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The USDA's description of the meat in question is telling, said Seattle attorney Bill Marler, a specialist in food safety cases.

"The words used — 'diseased' and 'unsound' — usually what that means is that there were animals that were non-ambulatory, they were downers, with visible defects, and that somehow they made it on to the kill floor without inspection," said Marler, who publishes Food Safety News, an online news site.

The federal food inspector assigned to Rancho repeatedly questioned the practices inside the plant over a five-month period prior to November, according to Carney and Painter.

"She was speaking out and exposing that there were problems," Carney said.

He declined to reveal the inspector's name or provide copies of the documents detailing her accounts. He said the documents include correspondence between the inspector and her supervising veterinarian, and a sheaf of complaints about the inspector made by Rancho management to the USDA. He summarized her allegations in a series of interviews with The Press Democrat.

The USDA has not yet responded to a Freedom of Information Act request by The Press Democrat for inspection reports and other records related to the Rancho plant.

The food inspector alleged that her supervisor, a USDA public health veterinarian assigned to Rancho, was approving dairy cow carcasses that she believed should have been rejected, Carney said.

"She thought he was passing carcasses that were questionable," he said.

"She would tag animals for the PHV (public health veterinarian) and what she thought sometimes were cancerous, the vet would pass," he said. "And she can't question the vet."

The food inspector also said that her supervising veterinarian ignored many alleged violations of federal regulations that she had identified and brought to his attention, Carney said. The veterinarian refused to write up many of the alleged violations or allow her to write the noncompliance reports, Carney said.

"He didn't want them, so he didn't authorize her to write too many," he said.

In one incident, Carney said, the food inspector reported that water was blasted into a calf's nostrils to make it more compliant. That would be considered inhumane treatment under slaughter guidelines, said Temple Grandin, a Colorado State University animal science professor who wrote the American Meat Institute's guidelines for humane slaughter and handling.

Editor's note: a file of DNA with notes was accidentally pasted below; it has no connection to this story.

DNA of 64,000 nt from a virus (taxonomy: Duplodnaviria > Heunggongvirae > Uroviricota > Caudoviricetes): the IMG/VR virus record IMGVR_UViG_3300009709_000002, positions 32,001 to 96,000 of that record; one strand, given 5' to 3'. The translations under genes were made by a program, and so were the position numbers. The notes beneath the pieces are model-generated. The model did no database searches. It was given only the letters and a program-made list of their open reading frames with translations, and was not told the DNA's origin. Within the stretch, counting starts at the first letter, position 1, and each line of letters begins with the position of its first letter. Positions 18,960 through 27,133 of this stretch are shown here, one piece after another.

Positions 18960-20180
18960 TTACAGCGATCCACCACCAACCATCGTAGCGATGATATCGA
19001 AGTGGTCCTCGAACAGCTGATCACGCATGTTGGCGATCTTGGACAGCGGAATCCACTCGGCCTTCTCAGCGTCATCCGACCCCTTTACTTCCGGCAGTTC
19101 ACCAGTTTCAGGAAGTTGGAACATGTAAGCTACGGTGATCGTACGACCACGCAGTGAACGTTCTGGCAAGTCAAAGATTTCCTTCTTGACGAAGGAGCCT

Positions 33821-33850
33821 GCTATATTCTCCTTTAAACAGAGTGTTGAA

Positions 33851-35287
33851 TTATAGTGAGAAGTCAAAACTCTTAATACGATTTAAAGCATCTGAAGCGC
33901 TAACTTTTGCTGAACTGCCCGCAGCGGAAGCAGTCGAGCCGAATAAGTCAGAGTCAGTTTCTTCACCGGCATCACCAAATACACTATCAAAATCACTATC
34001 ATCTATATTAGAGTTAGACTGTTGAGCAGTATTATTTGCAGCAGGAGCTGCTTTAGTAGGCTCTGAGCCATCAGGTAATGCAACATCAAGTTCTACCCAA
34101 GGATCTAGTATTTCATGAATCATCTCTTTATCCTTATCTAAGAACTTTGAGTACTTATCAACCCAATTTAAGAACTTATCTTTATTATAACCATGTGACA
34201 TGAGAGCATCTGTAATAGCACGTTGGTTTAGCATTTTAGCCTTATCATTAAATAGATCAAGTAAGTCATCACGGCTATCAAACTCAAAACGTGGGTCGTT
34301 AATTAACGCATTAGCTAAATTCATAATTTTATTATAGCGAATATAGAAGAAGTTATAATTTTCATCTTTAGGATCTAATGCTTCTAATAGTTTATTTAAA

In another incident at Rancho, Carney said, a dairy cow had not been properly rendered unconscious before it was hung from a hook to bleed out. The inspector asked employees to remove the animal from the hook but they instead reportedly shot it with a bolt gun several more times to stun it, Carney said.

"Which is not a bad thing by itself, but it should be more controlled, damn it," he said.

The inspector also raised alarms about improper discharges of plant wastewater into nearby fields, Carney said.

The USDA reassigned the inspector to another plant in November, Carney said. The veterinarian assigned to Rancho retired within the last two months, the union leader said. He does not know the full name of the veterinarian, he said.

A USDA spokesman would not comment on the allegations described by Carney, saying they were personnel matters. He declined to identify the inspector or her supervising veterinarian.

"I have no idea and we would not comment on it either way," said Richard McIntire, a spokesman for the USDA's Food Safety and Inspection Service.

Carney said the food inspector would not agree to an interview because she was fearful of retaliation by her employer. He declined to name her, saying she has asked him not to.

He said he has documents buttressing her account of her actions but he could not make them available until the inspector decides how to proceed.

The Petaluma slaughterhouse ceased operations in early February as it wrestled with the recall effort, which its owners said was pursued out of an "abundance of caution." The plant is now being sold to Marin Sun Farms, a gourmet meat producer.

Since January 2012, there have been at least 12 other recalls of meat products that did not receive complete inspections, according to FSIS records and Food and Water Watch, a consumer advocacy group in Washington, D.C. The Rancho Feeding recall is by far the largest.